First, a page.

Tuesday, July 29, 2008

Bittman, back to basics

A colleague of mine recently pointed me to Mark Bittman's speech at the TED conference, which definitely shares an interesting perspective on trends in American eating and the impact of the livestock industry on the environment.

He also was kind enough to send me two Bittman cookbooks, including How to Cook Everything. I really like what I have read so far -- it is unpretentious and back-to-basics. I don't think that anybody, in any profession, is ever so far advanced that they cannot benefit from a return to the basics, let alone someone like me who still a relative beginner in this realm. Bittman, for example, has a whole section on beans -- not just bean recipes, but an explanation of different kinds, dried versus canned, and the theory behind different approaches to cooking beans. That kind of information is surprisingly hard to find.

One can copy a complex Boulud recipe and certainly learn a lot by doing so, but to truly treat food like an art medium (which is why I love it), you need to understand the root theory and the building blocks. Painting is no different -- prior to the 20th century's foray into abstraction, artists were trained by drawing simple building blocks. Cezanne once wrote, "treat nature by means of the cylinder, the sphere, the cone, everything brought into proper perspective so that each side of an object or a plane is directed towards a central point. Lines parallel to the horizon give breadth ... lines perpendicular to this horizon give depth."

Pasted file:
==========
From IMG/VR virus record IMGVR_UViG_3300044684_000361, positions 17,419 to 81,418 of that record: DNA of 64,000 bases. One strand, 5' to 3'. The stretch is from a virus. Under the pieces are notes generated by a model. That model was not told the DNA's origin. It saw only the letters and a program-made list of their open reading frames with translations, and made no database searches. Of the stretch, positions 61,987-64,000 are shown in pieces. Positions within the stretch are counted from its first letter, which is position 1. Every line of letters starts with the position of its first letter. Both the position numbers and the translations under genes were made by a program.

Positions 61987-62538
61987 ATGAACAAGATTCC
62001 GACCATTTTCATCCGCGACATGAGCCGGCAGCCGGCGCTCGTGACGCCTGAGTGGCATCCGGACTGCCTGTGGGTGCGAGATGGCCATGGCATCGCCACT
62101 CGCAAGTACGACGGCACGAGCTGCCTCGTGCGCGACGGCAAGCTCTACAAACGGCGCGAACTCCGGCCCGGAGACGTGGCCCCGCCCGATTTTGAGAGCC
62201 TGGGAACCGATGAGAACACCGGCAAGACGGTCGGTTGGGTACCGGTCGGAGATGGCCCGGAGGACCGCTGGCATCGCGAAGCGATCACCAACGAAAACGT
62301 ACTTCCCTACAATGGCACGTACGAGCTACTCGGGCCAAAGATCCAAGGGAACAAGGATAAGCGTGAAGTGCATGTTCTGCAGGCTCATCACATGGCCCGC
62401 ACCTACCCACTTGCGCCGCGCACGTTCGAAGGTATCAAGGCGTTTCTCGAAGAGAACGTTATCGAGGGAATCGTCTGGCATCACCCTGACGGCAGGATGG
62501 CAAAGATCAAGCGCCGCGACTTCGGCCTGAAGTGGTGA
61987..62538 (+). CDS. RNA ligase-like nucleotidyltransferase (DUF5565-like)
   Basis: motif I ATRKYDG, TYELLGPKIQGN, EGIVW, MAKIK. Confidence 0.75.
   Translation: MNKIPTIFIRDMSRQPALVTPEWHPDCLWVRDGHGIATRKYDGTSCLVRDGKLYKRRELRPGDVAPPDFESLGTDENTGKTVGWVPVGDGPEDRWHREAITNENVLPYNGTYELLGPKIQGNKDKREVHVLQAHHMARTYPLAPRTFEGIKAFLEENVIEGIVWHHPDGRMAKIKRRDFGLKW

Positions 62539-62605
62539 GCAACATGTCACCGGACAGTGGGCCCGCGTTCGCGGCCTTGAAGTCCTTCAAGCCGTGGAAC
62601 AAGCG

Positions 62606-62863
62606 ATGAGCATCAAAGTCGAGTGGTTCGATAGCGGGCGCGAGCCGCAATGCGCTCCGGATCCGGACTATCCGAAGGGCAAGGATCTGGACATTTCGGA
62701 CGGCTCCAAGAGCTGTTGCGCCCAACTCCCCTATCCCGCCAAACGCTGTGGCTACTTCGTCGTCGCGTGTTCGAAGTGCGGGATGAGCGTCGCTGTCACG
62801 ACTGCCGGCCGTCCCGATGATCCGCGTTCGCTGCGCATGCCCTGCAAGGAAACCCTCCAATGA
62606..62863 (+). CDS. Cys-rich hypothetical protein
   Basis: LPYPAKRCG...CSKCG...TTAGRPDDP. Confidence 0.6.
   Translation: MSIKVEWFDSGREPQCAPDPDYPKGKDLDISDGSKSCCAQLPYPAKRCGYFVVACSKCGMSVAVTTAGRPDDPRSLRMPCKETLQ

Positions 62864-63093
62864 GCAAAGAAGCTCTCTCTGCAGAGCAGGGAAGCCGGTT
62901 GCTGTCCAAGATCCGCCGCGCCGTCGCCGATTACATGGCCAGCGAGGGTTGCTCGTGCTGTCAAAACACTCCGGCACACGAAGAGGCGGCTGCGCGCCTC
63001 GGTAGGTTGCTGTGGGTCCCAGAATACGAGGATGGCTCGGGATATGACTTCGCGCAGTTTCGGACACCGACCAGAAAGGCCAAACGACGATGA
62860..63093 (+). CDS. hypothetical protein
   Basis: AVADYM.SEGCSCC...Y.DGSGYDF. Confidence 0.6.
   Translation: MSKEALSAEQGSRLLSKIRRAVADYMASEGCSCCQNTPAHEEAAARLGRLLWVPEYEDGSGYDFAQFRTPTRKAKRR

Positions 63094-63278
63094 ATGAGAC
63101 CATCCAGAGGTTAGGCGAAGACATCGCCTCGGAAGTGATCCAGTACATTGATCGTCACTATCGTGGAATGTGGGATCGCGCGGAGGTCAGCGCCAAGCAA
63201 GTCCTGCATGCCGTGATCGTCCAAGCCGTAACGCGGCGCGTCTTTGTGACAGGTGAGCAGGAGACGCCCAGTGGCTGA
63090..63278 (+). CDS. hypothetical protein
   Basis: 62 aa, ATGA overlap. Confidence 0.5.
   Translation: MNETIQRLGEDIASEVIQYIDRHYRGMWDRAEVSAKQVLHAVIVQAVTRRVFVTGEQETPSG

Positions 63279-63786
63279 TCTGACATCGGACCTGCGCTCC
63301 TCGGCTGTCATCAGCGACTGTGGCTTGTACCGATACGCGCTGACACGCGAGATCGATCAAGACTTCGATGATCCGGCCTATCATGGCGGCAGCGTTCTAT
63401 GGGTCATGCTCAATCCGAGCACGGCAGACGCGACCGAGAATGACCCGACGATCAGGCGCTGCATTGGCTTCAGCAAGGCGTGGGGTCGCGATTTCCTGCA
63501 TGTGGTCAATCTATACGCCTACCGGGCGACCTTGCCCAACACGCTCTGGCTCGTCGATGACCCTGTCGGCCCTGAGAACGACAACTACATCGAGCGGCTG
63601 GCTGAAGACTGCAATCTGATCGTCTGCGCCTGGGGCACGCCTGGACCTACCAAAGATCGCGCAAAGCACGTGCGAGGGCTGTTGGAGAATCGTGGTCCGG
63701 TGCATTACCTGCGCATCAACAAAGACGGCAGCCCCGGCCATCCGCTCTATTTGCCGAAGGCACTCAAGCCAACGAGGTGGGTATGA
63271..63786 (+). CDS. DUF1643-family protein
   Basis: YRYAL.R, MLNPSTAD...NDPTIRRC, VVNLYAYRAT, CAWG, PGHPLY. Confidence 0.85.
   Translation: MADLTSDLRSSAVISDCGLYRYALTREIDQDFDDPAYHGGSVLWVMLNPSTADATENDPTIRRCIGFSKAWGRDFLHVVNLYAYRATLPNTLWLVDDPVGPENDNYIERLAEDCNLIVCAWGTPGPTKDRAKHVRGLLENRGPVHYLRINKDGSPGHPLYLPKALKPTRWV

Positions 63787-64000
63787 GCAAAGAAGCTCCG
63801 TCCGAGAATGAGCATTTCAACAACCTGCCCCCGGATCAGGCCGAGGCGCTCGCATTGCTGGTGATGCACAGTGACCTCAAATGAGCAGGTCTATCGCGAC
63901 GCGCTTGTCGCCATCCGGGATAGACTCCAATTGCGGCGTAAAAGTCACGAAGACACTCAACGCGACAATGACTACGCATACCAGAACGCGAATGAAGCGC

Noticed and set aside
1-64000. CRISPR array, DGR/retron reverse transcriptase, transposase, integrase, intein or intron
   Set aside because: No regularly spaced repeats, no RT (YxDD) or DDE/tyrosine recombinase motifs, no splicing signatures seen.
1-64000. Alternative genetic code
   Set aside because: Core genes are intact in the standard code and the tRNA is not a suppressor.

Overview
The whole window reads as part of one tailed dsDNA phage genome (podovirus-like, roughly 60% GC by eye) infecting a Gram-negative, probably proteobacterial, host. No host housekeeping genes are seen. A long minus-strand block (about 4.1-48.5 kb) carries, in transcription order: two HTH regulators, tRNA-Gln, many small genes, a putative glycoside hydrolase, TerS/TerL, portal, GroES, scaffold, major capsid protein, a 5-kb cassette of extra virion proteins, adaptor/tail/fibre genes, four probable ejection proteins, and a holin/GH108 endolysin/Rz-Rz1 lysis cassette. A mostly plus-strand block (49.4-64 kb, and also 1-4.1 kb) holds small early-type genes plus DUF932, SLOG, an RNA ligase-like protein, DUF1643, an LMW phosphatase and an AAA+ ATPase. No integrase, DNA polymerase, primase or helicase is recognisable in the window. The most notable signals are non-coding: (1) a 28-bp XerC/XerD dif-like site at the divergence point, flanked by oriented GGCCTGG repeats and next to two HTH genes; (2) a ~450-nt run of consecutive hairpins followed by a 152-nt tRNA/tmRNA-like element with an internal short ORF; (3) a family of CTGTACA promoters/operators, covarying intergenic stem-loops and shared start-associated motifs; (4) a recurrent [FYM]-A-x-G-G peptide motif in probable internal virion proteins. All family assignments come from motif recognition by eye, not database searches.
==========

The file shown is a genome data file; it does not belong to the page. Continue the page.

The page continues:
Still, there are basics and then there is the scientific foundation (how far people go usually depends on their artistic versus engineering bent). You don't need to know what a monosaccharide is to cook, but there is an interesting blend of chef/chemist/innovator emerging these days (or maybe it's always been here and I'm just clueing in now). Ideas in Food is an interesting blog that balances exploration without the reader needing a chemistry PhD.

Speaking of basics, I haven't been writing here about the very simple dishes I do (last night's speed meal was grilled lamb with a fennel seed, lemon & yogurt dressing, and steamed broccoli) because I figure they are boring. Still, in food as in life, the basics are important and I look forward to doing some more hands-on exploration of Bittman's cookbooks.

P.S. I have no segue into this, but check out this very funny New Yorker bit on Fourteen Passive-Aggressive Appetizers

1 comment:

Sarah said...

Mark Bittman's How to Cook Everything is--hands down--my favorite cookbook. My copy is falling apart, torn, stained, and generally debilitated. Bittman's philosophy on food is great and I love the quote from Cezanne--how true it is that we need to learn the basic elements to be good cooks!